Hawaii's Kilauea volcano getting restless
Things are getting active on Hawaii’s main island. Kilauea, the world’s longest-erupting volcano, is opening up a new vent and rocking the surrounding community. Lava has been actively spilling out of Pu’u ‘O’o crater since 1983, but now the crater is empty. The lava that was there has been diverted 10 miles away, breaking ground in the Leilani Estates Neighborhood. It’s not just the lava, but these cracks are also releasing massive amounts toxic Sulfur Dioxide into the air. This is causing evacuations for several communities along the East Rift Zone, as fissures are breaking through the ground surface and spewing hot magma into the air. The lava is now responsible for destroying at least 35 structures and covering over 75 football fields with molten rock. New fissures continue to break through, as existing ones are widening 1-2 inches a day.
Lava breaking through the the new fissure erupting the evening of May 5th, spewing magma up to 230 feet.
A panoramic view of fissure 7 from the intersection of Leilani and Makamae Streets in the Leilani Estates subdivision.
An eruption in the Leilani Estates subdivision in the lower East Riff Zone of Kilauea Volcano. White, hot vapor and blue fumes emanated from an area of cracking in the eastern part of the subdivision.
Concern began over the last month as seismic activity has increased around the area, but things have peaked since April 30th. That is when the crater floor of the Pu’u ‘O’o Crater collapsed and allowed the lava to retreat back into the Earth. Two days later, an eruption commenced in the Leilani Estates subdivision on the lower East Rift Zone of Kilauea, and the eruption continues.
A magnitude 5.0 earthquake shook the ground around the cone of the Pu’u ‘O’o crater. Moments later, a collapse occurred in the crater of, creating a robust, reddish-brown ash plume.
Earthquakes and volcanoes are a way of life in Hawaii, and are responsible for the creation of islands over the last 3-4 million years. Earth’s outer crust is made up of a series of tectonic plates that move over the surface of the planet. Volcanoes can form both on the edges of these plates, as well as in the middle of a plate where magma rises upward until it breaks through the ground surface, this is called a “hot spot”. The “hot spot” is fixed, but the Pacific plate moves above it, effectively creating the Hawaiian Island chain.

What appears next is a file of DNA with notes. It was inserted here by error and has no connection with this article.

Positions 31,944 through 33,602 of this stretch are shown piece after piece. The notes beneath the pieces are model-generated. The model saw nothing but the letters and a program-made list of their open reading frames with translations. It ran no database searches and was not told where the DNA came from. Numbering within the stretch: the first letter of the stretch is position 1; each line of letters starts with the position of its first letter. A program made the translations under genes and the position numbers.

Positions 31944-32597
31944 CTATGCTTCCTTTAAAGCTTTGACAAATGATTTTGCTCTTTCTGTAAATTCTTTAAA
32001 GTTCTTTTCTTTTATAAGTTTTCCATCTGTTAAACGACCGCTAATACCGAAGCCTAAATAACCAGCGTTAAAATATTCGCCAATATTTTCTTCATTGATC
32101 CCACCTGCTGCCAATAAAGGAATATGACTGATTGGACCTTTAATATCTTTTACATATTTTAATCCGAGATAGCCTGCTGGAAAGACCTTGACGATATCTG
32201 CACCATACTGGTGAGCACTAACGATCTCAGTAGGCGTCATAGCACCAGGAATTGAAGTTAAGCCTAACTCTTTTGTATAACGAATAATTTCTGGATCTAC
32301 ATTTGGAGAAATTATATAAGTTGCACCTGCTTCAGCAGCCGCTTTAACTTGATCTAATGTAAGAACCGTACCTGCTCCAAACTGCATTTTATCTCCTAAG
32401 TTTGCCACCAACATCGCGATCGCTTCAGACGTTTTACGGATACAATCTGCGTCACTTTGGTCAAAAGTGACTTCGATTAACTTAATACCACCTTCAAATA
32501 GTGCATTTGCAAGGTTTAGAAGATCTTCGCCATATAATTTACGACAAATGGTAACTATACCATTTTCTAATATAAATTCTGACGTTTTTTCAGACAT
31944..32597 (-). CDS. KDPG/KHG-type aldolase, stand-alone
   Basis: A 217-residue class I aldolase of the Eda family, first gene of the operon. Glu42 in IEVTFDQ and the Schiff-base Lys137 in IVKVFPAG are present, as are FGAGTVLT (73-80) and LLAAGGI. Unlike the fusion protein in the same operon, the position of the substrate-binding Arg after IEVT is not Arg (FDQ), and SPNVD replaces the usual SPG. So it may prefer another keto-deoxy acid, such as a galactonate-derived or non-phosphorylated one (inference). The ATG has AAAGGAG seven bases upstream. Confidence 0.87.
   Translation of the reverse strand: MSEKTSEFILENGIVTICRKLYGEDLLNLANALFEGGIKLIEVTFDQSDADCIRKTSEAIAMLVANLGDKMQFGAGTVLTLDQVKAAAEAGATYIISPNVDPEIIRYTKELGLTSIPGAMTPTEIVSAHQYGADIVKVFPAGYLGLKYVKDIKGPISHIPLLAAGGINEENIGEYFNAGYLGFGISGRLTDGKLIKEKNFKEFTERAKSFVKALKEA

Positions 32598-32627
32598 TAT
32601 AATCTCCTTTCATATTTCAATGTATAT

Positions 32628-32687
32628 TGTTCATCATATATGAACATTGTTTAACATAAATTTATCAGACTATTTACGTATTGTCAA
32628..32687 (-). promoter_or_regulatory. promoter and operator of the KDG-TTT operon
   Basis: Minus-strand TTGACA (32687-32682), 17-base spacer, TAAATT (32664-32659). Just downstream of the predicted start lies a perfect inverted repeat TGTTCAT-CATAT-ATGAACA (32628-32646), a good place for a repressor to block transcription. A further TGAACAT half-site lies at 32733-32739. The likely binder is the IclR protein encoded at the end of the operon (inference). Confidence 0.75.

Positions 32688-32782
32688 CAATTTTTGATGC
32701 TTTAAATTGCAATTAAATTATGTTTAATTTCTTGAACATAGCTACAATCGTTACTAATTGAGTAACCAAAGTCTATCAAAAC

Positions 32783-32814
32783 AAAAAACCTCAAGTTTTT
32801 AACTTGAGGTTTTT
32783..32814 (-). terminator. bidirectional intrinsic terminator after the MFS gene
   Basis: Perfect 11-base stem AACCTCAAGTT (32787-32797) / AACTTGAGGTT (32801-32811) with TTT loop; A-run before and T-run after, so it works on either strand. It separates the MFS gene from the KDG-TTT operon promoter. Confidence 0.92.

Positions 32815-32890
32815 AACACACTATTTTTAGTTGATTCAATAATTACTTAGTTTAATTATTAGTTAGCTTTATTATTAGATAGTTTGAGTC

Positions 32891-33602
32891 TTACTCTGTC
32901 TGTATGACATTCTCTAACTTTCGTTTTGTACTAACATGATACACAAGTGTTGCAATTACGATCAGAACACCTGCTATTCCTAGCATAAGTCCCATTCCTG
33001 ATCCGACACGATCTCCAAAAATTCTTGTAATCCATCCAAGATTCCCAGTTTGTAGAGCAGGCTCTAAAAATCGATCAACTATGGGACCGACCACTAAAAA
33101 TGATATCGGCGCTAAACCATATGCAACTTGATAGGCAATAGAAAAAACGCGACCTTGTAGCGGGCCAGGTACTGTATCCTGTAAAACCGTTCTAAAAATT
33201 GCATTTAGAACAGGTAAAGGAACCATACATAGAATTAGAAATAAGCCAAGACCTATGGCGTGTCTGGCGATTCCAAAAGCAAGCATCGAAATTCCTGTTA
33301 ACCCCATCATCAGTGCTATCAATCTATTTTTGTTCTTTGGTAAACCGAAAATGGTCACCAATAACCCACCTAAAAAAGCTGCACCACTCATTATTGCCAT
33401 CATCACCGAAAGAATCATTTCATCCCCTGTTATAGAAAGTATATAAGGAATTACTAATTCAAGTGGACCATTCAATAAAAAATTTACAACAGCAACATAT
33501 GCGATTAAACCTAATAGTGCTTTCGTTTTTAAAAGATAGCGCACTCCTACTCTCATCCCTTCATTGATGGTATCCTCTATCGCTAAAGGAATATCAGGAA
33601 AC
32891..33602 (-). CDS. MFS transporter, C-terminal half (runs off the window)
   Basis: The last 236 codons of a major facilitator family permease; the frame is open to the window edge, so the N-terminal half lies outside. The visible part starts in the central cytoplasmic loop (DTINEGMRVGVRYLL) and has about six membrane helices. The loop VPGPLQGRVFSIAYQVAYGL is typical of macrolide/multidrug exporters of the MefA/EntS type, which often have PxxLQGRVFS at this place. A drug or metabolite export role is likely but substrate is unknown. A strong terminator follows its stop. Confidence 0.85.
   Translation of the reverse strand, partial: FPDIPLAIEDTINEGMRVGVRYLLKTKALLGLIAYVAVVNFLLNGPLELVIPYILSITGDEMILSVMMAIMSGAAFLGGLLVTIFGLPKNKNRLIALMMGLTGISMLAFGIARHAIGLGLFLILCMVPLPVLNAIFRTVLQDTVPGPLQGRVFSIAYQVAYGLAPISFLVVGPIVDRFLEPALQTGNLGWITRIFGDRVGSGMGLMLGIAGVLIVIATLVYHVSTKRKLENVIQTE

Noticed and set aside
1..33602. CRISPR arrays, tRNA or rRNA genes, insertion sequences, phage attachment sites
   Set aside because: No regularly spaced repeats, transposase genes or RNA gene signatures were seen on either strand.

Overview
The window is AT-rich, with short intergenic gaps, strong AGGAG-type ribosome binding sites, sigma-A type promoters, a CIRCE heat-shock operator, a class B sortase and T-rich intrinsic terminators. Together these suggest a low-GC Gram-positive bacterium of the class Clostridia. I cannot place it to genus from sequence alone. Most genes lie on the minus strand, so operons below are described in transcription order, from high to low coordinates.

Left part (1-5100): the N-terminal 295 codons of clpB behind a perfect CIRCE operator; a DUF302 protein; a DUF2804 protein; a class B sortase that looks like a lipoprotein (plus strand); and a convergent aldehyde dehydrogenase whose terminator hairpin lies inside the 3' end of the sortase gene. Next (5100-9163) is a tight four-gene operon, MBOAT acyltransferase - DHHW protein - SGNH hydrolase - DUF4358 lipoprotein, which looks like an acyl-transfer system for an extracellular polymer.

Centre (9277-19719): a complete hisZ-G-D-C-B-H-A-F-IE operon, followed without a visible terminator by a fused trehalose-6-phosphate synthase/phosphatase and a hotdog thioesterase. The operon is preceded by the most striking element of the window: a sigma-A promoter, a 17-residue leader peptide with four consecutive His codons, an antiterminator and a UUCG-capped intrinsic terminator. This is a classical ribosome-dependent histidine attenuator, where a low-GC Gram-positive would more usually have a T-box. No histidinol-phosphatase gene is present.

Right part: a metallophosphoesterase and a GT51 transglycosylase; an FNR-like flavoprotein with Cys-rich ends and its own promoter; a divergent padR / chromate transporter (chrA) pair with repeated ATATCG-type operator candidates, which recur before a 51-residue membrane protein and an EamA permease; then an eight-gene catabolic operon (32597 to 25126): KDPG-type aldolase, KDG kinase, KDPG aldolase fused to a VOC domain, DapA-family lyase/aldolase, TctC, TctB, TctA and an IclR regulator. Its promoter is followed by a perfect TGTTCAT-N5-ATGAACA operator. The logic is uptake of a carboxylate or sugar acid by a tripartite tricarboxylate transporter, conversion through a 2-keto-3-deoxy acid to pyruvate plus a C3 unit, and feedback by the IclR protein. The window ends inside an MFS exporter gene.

A cross-section of the Hawaiian Hotspot.
Hawaii experiences an average of 112 earthquakes yearly, with 11 having a magnitude 4.0 or greater. However, since April 9th there have been over 1,900 earthquakes. 14 of these earthquakes have been a magnitude 4 or higher, with the highest topping out at a 6.9 magnitude.
It is likely that the earthquakes and volcanic eruptions are attempting to find a new median, but scientists are not sure how long that will take. The earthquakes are not nearly as strong over the last week, but the volcanic eruptions continue to grow and produce more fissures. These breaks in the crust help to alleviate built up pressures underground, which helps lessen the potential for large earthquakes. The issue is that this may become a new lava flow, which could mean that the fissures and eruption could last for a considerable amount of time.
Steam rises from fissure 9 on Moku Street in the Leilani Estates Subdivision.
Thermal map shows the flow spreading northward from fissure 8 during an overflight of the area. The black and white area is the extent of the thermal map. Temperature in the thermal image is displayed as gray-scale values, with the brightest pixels indicating the hottest area, as the whitish areas show the active laval flow. The gray linear features are the other fissures that are numbered in red, and have erupted thus far in the sequence.
Map of ongoing intrusion and earthquake activity along Kilauea's eastern side.
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